Today it is over to Mandie who is sharing her thoughts on Zodiac by Romanian author, Anamaria Ionescu. We were lucky enough to hear the author on a panel at Newcastle Noir last year and were both drawn to this story, now available to all readers in the UK thanks to publishers, Corylus Books. Here’s what it’s all about:
About the Book
When investigator Sergiu Manta is handed the investigation into a series of bizarre murders, he can’t sure what he’s getting involved in as he has to work with regular detective Marius Stanescu, who has his own suspicions about the biker he has been told to work with, and wants to get to the truth. The twists and turns of their investigation takes them from the city of Bucharest to the mountains of rural Romania, and back.Available from: Amazon
Over the past 12 months I have really been enjoying reading books in translation from various countries but had never come across any from Romania. I have been quite excited about this book ever since I listened to Anamaria talk about it at Newcastle Noir in 2019 and was able to get my hands on a copy of the book at the event. As I am a little loathed to read my signed books, I jumped on the chance to buy the kindle version when it was available as I also find them easier to read. And I have to say that it was well worth the wait.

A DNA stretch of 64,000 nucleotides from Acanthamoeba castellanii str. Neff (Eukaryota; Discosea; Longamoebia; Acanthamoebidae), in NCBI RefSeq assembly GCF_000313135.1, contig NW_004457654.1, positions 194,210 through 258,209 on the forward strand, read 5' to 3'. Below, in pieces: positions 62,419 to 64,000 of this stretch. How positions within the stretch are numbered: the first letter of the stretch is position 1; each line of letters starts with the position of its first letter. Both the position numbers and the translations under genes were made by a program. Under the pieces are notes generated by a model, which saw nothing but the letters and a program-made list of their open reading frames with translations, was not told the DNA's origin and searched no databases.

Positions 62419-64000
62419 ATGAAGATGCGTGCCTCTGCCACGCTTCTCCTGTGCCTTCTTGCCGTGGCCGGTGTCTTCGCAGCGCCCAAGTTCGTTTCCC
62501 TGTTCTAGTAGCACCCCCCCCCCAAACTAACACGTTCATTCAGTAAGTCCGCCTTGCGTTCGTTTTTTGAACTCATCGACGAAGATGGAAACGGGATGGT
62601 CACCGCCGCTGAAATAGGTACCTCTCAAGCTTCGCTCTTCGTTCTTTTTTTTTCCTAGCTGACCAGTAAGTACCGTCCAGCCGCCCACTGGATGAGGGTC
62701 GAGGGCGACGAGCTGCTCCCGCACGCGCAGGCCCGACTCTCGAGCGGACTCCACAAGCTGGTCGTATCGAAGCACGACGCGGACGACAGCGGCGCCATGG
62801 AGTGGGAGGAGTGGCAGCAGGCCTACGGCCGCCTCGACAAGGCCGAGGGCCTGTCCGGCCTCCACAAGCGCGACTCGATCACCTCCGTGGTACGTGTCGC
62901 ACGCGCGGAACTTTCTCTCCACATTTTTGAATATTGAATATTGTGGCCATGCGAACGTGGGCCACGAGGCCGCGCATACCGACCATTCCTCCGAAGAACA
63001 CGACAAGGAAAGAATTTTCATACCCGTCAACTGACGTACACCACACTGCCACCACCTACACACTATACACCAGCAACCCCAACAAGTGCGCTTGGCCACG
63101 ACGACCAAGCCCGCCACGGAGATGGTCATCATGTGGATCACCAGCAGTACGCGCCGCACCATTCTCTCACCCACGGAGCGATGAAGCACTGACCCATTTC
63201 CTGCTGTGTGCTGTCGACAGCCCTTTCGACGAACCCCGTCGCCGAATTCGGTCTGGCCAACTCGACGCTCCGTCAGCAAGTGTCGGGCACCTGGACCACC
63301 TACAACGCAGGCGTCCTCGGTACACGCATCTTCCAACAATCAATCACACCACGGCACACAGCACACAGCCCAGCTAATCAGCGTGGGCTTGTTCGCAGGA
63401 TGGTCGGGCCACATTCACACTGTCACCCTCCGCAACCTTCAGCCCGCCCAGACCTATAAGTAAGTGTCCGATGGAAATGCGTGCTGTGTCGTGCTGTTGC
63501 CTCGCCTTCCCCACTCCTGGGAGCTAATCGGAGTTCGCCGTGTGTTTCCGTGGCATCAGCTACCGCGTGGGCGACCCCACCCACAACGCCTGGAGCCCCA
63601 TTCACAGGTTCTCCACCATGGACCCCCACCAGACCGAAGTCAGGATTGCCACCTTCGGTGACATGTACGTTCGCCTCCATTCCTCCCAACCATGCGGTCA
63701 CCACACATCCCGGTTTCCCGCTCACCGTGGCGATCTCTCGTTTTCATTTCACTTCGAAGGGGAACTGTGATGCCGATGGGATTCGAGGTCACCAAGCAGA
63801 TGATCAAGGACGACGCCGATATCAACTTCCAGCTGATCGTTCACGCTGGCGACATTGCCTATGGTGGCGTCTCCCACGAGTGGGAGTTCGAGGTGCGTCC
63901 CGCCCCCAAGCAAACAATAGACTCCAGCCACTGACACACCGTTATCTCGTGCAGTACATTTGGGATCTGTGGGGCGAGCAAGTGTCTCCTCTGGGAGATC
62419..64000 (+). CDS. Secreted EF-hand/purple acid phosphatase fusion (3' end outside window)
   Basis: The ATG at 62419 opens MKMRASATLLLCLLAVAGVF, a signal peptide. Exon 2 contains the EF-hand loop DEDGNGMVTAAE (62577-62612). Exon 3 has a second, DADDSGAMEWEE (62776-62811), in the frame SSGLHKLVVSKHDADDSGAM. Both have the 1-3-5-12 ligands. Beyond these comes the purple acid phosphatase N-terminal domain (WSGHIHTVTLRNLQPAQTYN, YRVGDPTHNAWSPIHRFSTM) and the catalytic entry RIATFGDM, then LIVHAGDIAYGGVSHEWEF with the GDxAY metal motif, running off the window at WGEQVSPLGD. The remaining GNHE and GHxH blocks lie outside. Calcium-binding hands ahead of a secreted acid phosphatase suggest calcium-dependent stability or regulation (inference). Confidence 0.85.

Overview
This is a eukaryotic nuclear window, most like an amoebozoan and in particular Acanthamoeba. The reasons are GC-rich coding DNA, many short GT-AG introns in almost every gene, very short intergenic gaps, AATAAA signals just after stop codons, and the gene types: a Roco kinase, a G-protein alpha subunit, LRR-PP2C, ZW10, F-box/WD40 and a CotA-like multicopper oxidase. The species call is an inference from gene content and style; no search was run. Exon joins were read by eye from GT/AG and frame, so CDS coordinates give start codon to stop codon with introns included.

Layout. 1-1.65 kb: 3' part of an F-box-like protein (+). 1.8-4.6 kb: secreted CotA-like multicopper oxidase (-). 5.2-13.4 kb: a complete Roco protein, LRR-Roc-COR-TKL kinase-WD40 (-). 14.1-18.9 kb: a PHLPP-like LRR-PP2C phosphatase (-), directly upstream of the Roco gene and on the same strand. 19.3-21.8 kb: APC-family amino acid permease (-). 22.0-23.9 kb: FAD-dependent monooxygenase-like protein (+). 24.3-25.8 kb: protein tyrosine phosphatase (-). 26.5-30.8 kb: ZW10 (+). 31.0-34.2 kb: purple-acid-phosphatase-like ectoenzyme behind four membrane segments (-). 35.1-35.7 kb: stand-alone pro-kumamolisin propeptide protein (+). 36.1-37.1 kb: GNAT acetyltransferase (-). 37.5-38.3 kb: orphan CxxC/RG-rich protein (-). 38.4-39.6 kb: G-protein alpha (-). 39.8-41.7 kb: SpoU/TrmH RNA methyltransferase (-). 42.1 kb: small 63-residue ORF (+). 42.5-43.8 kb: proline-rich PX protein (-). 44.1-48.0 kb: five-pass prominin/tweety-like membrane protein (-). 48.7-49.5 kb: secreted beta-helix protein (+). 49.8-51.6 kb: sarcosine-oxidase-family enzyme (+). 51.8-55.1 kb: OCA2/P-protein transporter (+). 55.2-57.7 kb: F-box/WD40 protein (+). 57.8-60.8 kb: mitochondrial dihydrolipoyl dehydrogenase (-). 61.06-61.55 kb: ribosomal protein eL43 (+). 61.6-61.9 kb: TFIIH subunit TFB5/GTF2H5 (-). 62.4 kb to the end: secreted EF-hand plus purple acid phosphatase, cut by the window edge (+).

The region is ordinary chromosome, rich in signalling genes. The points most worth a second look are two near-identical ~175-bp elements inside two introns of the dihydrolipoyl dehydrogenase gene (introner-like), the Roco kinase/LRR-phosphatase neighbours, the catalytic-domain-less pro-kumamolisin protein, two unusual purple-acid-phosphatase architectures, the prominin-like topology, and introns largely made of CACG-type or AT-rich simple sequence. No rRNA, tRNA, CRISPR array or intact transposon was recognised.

When a body is found partially buried it is the first of several murders that sees “agency” man Sergiu Manta having to join forces with local police Chief Inspector Marius to find out the connections and the killer before they strike again. The problem is they have different agendas. Marius wants to bring the killer to justice whilst Sergiu has been given the task of finding the killer and disposing of them before Marius gets a chance to talk to them.
The two men have contrasting personalities that can at times cause friction between them. As Sergio works to keep Marius from the truth you can also sense that he respects the policeman. Despite essentially working against each other they make a good team. Sergio also worries that if Marius gets too close it could cost him dearly. Sergio is certainly an interesting character that who does what it takes to get the job done no matter what it is. His work with the Agency has cost him his past and he finds it hard to trust or connect with anyone, but he also has quite a sense of humour that means that you cant help but like him.
Although this is a relatively short book at only 150 pages, Ionescu has managed to pack it full of action that keeps the reader engaged throughout with twists that you don’t necessarily see coming. With the interesting backdrop of Romania this has certainly been one of my favourite reads this year and would love to read more of Sergio’s exploits in the future and really hope that more books by this author are translated.